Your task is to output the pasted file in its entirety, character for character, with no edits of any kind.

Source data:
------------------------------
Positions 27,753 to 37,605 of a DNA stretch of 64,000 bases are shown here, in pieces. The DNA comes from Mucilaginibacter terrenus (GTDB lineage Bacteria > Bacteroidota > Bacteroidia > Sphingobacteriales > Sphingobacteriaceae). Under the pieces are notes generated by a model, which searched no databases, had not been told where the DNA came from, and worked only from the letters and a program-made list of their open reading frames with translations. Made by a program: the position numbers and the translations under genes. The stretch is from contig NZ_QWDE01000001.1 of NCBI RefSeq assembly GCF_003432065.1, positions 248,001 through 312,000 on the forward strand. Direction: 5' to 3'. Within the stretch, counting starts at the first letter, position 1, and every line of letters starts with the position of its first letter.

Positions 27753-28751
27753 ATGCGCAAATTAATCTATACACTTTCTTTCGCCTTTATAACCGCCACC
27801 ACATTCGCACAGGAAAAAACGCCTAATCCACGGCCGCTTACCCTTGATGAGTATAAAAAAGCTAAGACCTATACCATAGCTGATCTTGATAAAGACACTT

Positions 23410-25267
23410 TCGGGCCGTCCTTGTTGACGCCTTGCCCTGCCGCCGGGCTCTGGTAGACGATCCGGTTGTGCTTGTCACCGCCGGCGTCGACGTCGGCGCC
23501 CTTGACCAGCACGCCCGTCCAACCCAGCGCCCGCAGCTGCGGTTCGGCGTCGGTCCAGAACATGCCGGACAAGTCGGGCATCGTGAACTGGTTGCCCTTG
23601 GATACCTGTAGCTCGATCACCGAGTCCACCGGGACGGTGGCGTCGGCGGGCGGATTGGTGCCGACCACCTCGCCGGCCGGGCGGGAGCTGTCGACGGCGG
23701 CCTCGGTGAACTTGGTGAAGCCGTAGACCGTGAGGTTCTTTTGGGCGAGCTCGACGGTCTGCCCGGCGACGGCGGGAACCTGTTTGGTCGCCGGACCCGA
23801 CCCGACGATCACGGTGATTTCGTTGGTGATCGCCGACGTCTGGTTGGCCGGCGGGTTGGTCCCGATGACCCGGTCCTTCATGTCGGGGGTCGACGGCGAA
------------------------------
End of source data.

Positions 27,753 to 37,605 of a DNA stretch of 64,000 bases are shown here, in pieces. The DNA comes from Mucilaginibacter terrenus (GTDB lineage Bacteria > Bacteroidota > Bacteroidia > Sphingobacteriales > Sphingobacteriaceae). Under the pieces are notes generated by a model, which searched no databases, had not been told where the DNA came from, and worked only from the letters and a program-made list of their open reading frames with translations. Made by a program: the position numbers and the translations under genes. The stretch is from contig NZ_QWDE01000001.1 of NCBI RefSeq assembly GCF_003432065.1, positions 248,001 through 312,000 on the forward strand. Direction: 5' to 3'. Within the stretch, counting starts at the first letter, position 1, and every line of letters starts with the position of its first letter.

Positions 27753-28751
27753 ATGCGCAAATTAATCTATACACTTTCTTTCGCCTTTATAACCGCCACC
27801 ACATTCGCACAGGAAAAAACGCCTAATCCACGGCCGCTTACCCTTGATGAGTATAAAAAAGCTAAGACCTATACCATAGCTGATCTTGATAAAGACACTT

Positions 23410-25267
23410 TCGGGCCGTCCTTGTTGACGCCTTGCCCTGCCGCCGGGCTCTGGTAGACGATCCGGTTGTGCTTGTCACCGCCGGCGTCGACGTCGGCGCC
23501 CTTGACCAGCACGCCCGTCCAACCCAGCGCCCGCAGCTGCGGTTCGGCGTCGGTCCAGAACATGCCGGACAAGTCGGGCATCGTGAACTGGTTGCCCTTG
23601 GATACCTGTAGCTCGATCACCGAGTCCACCGGGACGGTGGCGTCGGCGGGCGGATTGGTGCCGACCACCTCGCCGGCCGGGCGGGAGCTGTCGACGGCGG
23701 CCTCGGTGAACTTGGTGAAGCCGTAGACCGTGAGGTTCTTTTGGGCGAGCTCGACGGTCTGCCCGGCGACGGCGGGAACCTGTTTGGTCGCCGGACCCGA
23801 CCCGACGATCACGGTGATTTCGTTGGTGATCGCCGACGTCTGGTTGGCCGGCGGGTTGGTCCCGATGACCCGGTCCTTCATGTCGGGGGTCGACGGCGAA